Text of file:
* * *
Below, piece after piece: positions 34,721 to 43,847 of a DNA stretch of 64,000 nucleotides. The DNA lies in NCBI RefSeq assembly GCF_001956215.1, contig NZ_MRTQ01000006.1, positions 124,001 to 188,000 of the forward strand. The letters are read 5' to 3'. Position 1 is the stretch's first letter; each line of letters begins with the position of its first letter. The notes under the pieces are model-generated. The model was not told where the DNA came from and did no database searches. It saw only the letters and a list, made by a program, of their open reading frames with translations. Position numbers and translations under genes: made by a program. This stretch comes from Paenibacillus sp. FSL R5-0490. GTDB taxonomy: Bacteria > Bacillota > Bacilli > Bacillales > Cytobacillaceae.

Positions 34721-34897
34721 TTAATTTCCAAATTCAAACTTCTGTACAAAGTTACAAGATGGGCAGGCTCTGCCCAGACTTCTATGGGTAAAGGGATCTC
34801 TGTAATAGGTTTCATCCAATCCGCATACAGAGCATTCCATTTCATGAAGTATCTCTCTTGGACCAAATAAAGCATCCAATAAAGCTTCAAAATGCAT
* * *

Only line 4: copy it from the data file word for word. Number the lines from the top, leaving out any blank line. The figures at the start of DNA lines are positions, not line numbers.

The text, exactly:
34801 TGTAATAGGTTTCATCCAATCCGCATACAGAGCATTCCATTTCATGAAGTATCTCTCTTGGACCAAATAAAGCATCCAATAAAGCTTCAAAATGCAT